Saturday, February 2, 2013

He cannot tell a lie

Weirdly, M doesn't know how to lie.

Maybe it's all four-year-olds, like he hasn't reached that developmental milestone.  Or maybe he's just that way by nature.  I wish I could say that he got it from me, but while I always try to be honest about big things, I am sometimes not honest about little things.  He doesn't even exaggerate or bend the truth. 

If I come on to the scene and find L crying, I can ask M what happened and he will tell me the truth.  Even if the truth is, "I hit L in the face with my roller skate, two times."  The closest he comes to avoiding telling the truth is sometimes, when he is truly contrite, he says, "I'm sorry I did that.  I don't really want to talk about that right now."

It's nice, though.  We never have to doubt him.

I remember one time we found a toy dragon in his pocket after we had been visiting friends.  I asked him about it, because I knew it wasn't his, and he told a ridiculous story about how, "Uncle said I could have it and I said no thank you, but he put in my pocket."  I could almost understand a three year old taking a toy because he wanted it, or maybe not even fully understanding what stealing meant.  But I was furious that he made up a lie about it instead of admitting he took it.

We went back to the friends' house to return it, and on the way I gave M a long talk about how when you make a mistake or break a rule when you're a little boy, you have a little boy consequence.  But if you keep making mistakes like that when you grow up, there are grown up consequences that are much worse, and that grown ups who break the law have to go to jail.  When we got back to the house, I marched M up to the door to apologize and return the toy and.... you guessed it.  The other boy's father really had put it in his pocket.  I apologized to my sweet boy over and over, and all he said was, "That's ok.  I don't have to go to the jail, right?"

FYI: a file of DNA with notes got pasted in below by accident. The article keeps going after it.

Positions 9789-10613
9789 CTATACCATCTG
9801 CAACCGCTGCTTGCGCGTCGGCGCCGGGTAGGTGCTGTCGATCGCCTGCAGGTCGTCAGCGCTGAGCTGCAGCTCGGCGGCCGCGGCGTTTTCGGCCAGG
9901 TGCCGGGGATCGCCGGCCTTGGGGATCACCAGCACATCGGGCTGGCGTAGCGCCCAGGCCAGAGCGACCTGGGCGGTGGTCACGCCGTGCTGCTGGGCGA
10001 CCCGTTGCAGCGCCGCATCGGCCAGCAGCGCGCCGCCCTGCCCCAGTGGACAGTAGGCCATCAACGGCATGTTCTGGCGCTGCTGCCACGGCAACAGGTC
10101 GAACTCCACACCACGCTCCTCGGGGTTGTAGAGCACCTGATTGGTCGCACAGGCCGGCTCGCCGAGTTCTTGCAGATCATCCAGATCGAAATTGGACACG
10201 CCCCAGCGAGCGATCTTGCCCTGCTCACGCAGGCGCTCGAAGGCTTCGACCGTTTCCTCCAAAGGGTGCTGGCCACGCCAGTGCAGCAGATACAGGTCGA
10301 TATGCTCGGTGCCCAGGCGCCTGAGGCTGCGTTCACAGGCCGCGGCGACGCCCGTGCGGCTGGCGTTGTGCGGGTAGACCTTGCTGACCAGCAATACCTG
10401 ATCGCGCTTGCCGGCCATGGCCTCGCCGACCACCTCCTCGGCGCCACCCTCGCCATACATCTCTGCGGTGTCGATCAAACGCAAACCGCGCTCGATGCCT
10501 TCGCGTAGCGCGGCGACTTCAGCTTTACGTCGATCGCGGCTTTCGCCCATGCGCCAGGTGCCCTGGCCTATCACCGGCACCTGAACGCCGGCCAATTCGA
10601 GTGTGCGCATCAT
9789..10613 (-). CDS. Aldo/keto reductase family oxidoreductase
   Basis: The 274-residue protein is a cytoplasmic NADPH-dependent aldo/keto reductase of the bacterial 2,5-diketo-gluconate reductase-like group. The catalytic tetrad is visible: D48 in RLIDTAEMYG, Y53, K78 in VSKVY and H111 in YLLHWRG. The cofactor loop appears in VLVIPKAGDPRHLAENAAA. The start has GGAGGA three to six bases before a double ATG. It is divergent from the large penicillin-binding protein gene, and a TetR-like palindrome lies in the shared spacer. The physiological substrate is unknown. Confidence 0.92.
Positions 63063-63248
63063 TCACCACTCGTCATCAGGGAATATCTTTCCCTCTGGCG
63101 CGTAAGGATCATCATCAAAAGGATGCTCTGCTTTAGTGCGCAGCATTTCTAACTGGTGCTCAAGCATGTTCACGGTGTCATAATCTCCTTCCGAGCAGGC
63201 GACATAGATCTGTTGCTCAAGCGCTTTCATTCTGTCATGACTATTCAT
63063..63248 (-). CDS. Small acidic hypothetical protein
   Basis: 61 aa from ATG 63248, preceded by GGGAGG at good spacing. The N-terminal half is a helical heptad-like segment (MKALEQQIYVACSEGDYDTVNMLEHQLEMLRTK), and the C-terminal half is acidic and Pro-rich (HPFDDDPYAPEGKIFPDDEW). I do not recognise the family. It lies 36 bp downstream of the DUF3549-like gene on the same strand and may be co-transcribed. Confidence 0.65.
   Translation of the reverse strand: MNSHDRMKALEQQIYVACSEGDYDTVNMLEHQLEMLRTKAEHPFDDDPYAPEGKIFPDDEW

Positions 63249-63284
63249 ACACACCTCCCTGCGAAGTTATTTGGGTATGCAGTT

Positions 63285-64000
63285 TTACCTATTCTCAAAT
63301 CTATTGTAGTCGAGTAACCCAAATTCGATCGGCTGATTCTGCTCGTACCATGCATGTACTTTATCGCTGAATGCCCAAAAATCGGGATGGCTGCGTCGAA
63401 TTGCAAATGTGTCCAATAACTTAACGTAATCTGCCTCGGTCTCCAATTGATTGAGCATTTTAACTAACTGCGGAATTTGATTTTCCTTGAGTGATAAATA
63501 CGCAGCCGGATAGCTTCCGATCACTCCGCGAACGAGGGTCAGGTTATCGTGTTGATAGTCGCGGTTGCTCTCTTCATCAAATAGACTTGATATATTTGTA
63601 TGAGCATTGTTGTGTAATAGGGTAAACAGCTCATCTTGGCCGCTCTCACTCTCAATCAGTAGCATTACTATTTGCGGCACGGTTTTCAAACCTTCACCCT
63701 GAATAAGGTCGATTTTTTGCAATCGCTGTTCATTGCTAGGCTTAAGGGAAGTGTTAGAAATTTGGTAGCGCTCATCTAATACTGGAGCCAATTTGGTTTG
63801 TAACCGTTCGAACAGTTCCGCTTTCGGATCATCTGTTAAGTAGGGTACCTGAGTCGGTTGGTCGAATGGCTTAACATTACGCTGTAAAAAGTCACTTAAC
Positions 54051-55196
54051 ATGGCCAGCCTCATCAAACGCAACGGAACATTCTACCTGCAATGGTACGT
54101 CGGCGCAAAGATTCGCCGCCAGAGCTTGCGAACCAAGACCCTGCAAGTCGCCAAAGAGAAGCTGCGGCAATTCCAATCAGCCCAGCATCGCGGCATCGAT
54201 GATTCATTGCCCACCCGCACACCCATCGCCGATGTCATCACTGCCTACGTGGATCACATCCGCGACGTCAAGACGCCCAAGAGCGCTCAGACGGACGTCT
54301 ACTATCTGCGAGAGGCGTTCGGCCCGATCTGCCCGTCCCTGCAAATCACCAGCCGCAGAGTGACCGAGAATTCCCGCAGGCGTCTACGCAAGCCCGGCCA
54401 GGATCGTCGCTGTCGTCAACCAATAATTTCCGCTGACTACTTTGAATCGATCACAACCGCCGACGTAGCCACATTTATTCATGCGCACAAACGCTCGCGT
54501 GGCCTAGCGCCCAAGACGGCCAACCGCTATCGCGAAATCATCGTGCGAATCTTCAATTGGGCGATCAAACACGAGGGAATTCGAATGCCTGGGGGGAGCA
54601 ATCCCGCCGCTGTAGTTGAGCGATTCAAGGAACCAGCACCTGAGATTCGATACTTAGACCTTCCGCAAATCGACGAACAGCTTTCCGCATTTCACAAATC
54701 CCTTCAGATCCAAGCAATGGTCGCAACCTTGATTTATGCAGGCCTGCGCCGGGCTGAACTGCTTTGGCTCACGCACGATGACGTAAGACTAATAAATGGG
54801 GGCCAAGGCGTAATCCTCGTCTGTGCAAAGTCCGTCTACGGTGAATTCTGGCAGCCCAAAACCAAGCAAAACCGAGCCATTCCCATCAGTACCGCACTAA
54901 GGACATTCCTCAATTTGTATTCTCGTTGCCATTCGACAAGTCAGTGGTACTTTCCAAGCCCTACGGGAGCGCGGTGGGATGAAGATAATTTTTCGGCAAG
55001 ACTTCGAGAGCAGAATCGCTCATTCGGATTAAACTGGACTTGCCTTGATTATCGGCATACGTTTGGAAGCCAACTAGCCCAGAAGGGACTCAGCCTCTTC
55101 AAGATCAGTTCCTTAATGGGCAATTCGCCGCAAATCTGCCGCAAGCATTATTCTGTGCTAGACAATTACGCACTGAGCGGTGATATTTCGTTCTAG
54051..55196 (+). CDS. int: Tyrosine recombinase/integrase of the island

So yesterday, when M and L came home from a visit to the neighbor's house, the first thing M said was, "Auntie gave L junk food."  It wasn't actually a tattle, per say, because he would have told if he had eaten it, too.  It's just not his way to hide things.  And he didn't just sit back and let him eat it so he could come home and tell, either - good old M spoke up and told her they couldn't have those kinds of treats. When she gave them to L anyway, M went as far as to snatch it from his hands so he wouldn't eat it and get sick. (Maybe not the best of manners, but I have to give M credit for looking out for his brother.)  But she took it back and gave it to him again.  I think L probably knew he shouldn't have eaten it, but what kind of 2 year old has that much resolve?  The most frustrating thing is that when she asked if the boys could come over visit (she's recovering from surgery and must be a little stir crazy), Whim said "Of course, just please don't give them anything to eat."

We watched him closely all evening, and he was fine.  No seizure yesterday and none today.  But, what the heck?  He could be diabetic or have anaphylactic shock reactions or we could have religious reasons for avoiding certain foods.  Or we could just be parents that don't let their kids eat ice cream, chocolate, and jelly candies all in one quick visit?  Whim was angry, and given what he saw the day before, he gave her a piece of his mind .